Top 5 Things to Do in Barbados (Part-2)

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Land of the Flying Fish is a common nickname for Barbados, not simply because the seas surrounding the island are teaming with flying fish. Barbados is gorgeous because of its rich cultural atmosphere, UNESCO World Heritage city, and hauntingly stunning eastern coastline.

Harrison’s Cave

The central uplands of Barbados are home to the stunning natural marvel of Harrison’s Cave. Clear pools of water, winding streams, and soaring pillars are the hallmarks of this crystalline limestone cave. The white flow stones and speleothems that adorn the cave’s interior will leave visitors in awe.

Visitors may choose from various excursions to explore this unique subterranean paradise, including a leisurely 1-hour tram ride, a leisurely 1-hour walk-in, or a beautiful gully tour. The most personal option is the 3.5-hour Eco-Adventure Tour, during which visitors wear headlights, helmets, and knee protectors as they make their way into the cave.

Andromeda Botanic Gardens

Iris Bannochie, horticulture, created this 6-acre garden in 1954 using flowers she had gathered from all over the globe. The Barbados National Trust is now responsible for its maintenance and upkeep. There are about 600 different plant species in the gardens, streams, ponds, and ocean vistas.

Recent visitors have praised the gardens as a beautiful spot to spend a few hours due to their serenity and natural beauty.

Bathsheba is home to some beautiful gardens. It takes roughly 45 to 50 minutes by bus to get there from both Bridgetown and Speightstown. Adult tickets cost 30 Barbadian dollars (approximately $15) and allow for unlimited visits over three weeks; minors under the age of 12 visits for free with a paying adult. If you give us a week’s notice, we will happily offer you a guided tour of the facility at no additional cost. Every day from 9 a.m., the gardens welcome visitors until 4:30 p.m. The length of time a guest stays is up to them.

Visit The Mount Gay Distillery For A Rum Sampling

You can’t visit this rum-soaked treasure in the middle of the Lesser Antilles group and not try some of the island’s most famous liquid export, Mount Gay. On the waterfront of old Bridgetown is the distiller’s visitor center, which has exhibits documenting the island’s more than 300 years of rum manufacturing.

Don’t be shocked if you feel a little lightheaded after taking a cheap tour that reveals the complex procedures behind improving the Mount Gay flavor and includes lots of samples along the way. On-site souvenirs and presents may be purchased in the gift store.

George Washington House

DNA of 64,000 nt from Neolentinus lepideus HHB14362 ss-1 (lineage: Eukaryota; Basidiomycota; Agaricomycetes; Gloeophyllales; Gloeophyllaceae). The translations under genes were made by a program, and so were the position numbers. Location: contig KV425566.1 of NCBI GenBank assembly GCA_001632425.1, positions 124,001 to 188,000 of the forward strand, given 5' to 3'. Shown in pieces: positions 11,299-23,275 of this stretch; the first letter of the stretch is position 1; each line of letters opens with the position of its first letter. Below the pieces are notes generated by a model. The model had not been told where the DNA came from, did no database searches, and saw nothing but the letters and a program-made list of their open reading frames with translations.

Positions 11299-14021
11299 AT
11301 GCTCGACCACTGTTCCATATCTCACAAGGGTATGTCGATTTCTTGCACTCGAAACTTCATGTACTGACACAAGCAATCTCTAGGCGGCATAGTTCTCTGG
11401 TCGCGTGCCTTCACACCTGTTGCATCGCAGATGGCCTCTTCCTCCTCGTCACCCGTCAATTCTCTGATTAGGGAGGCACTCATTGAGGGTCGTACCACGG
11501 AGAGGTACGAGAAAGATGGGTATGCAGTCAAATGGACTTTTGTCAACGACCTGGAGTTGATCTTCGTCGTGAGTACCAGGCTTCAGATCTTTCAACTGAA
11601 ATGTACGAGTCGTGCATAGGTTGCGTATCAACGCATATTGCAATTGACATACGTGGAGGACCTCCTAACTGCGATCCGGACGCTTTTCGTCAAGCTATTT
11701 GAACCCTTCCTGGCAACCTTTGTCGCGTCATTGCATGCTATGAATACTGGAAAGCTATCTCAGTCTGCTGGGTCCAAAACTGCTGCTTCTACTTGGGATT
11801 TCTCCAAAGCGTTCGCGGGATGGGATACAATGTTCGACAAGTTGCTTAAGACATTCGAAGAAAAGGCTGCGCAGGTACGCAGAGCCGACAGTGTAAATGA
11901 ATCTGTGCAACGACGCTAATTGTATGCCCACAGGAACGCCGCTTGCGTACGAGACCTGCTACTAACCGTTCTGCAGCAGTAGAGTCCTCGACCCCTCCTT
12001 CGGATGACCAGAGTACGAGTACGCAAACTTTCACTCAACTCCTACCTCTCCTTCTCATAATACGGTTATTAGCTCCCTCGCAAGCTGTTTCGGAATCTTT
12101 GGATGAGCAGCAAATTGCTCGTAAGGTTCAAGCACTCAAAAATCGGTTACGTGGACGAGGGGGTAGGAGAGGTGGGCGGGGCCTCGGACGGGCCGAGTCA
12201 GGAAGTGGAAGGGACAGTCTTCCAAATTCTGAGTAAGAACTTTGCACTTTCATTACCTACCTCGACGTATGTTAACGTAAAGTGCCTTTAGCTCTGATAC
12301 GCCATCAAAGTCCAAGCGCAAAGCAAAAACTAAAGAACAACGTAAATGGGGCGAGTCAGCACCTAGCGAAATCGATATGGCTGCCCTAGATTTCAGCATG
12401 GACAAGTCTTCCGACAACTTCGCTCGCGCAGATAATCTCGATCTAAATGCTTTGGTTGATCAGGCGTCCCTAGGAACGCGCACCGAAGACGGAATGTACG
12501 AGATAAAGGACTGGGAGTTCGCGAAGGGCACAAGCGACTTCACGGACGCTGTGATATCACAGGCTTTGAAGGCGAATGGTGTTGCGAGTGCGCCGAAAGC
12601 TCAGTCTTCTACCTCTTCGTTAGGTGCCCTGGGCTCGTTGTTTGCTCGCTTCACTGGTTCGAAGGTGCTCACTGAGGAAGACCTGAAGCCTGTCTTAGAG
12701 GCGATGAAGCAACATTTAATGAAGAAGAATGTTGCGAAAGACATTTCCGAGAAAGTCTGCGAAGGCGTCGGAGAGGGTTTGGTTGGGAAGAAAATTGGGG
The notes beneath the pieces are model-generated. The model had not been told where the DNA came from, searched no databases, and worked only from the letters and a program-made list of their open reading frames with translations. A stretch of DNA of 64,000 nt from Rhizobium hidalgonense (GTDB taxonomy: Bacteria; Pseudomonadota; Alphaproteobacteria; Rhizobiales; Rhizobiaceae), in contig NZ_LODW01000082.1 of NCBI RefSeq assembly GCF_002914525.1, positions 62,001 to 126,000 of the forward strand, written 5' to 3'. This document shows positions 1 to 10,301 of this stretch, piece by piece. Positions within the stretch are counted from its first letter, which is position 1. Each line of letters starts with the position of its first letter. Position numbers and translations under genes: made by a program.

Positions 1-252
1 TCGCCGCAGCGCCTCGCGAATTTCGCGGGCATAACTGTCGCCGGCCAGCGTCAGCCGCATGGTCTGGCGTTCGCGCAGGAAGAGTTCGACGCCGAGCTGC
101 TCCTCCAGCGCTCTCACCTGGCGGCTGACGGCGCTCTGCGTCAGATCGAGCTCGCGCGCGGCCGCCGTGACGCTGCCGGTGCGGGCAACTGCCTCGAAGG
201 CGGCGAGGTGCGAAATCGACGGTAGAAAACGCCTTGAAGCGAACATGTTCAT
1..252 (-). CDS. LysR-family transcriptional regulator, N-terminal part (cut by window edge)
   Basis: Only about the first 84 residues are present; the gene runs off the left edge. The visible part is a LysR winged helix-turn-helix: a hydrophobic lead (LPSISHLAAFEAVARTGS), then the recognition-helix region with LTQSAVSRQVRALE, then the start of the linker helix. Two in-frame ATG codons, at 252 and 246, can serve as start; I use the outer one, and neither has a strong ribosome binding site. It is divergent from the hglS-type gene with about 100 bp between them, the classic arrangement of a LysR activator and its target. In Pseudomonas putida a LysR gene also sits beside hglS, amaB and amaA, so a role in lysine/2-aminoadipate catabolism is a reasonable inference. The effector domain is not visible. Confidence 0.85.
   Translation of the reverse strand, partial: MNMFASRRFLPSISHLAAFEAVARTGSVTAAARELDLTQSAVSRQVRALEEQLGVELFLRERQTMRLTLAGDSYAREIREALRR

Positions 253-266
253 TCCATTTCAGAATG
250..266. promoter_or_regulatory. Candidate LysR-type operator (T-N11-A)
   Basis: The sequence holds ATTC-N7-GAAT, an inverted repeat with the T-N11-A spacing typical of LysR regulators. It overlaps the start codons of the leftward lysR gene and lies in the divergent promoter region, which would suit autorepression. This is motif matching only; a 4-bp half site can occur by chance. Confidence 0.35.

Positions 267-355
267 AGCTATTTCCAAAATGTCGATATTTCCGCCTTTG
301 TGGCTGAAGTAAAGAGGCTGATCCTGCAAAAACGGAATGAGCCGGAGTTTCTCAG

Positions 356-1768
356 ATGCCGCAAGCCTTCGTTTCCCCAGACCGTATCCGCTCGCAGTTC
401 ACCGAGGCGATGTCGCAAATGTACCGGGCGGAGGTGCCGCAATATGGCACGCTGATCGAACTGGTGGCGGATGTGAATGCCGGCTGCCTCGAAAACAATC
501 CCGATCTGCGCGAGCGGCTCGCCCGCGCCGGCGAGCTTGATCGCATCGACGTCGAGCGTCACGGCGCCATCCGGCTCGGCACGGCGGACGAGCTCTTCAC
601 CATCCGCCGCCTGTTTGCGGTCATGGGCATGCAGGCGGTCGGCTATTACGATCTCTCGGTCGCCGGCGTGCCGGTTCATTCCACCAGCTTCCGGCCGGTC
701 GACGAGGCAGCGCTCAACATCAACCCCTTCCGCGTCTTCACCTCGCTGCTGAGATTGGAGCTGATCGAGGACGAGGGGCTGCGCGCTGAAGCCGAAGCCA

This plantation home, also known as Bush Hill House, dates back to the 18th century and was where George Washington and his ailing half-brother Lawrence (who had TB) spent two months in 1751. The Washington brothers took him to Barbados, hoping the island’s tropical environment would help him get well. This would be the last foreign journey the future president ever took unless anything unexpected happened.

Recent visitors agreed that the museum and tour were highlights of their trip. The house’s underground tunnels, uncovered in the 1980s, and a 15-minute video on Washington’s stay in Barbados are among the exhibits. The cafeteria was likewise well-regarded by several critics. The museum is open from 9 a.m. to 4:30 p.m. on weekdays (less than 2 miles from Bridgetown). The admission price is $10 for adults and $5 for children (ages 12 and under). The tunnels need their tickets; a combination ticket might save you money ($15 for adults and $7.50 for children).

Morgan Lewis Sugar Mill

This wind-powered sugar mill is the only remaining example in the Caribbean. In the 18th and 19th centuries, wind-powered equipment was used for crushing sugar cane. The Barbados National Trust now maintains the property, and they have several displays detailing the history of sugar cane grinding for the benefit of curious tourists. The mill also offers visitors the opportunity to try some of the cane juice it produces on certain days.

Recent guests were taken aback by the site’s rich history and appreciated the helpfulness and knowledge of the employees.

You’ll need a vehicle or a cab to get to the mill, which is approximately 12 miles outside of Bridgetown. Mill operations run from 9 a.m. to 5 p.m. every day. To visit the mill, you’ll need to pay either 5 Barbadian dollars (about $2.50) or 10 Barbadian dollars (about $5). According to reviews, there is also a café nearby with stunning scenery.

Barbados is a wonderfully beautiful and exciting Caribbean location, from its boulder-strewn east coast to its glistening expanses of beach that border the western shore, from its lovely colonial bridges and statues of Nelson in Bridgetown to its decaying farms and fishing communities of the north.

Located in the middle of the beautiful Lesser Antilles group, the island is steeped in stories of piracy and English colonization, soaked in rum, and set to the odors of weekend fish fries.

Lastly, read more about travel around the world here.

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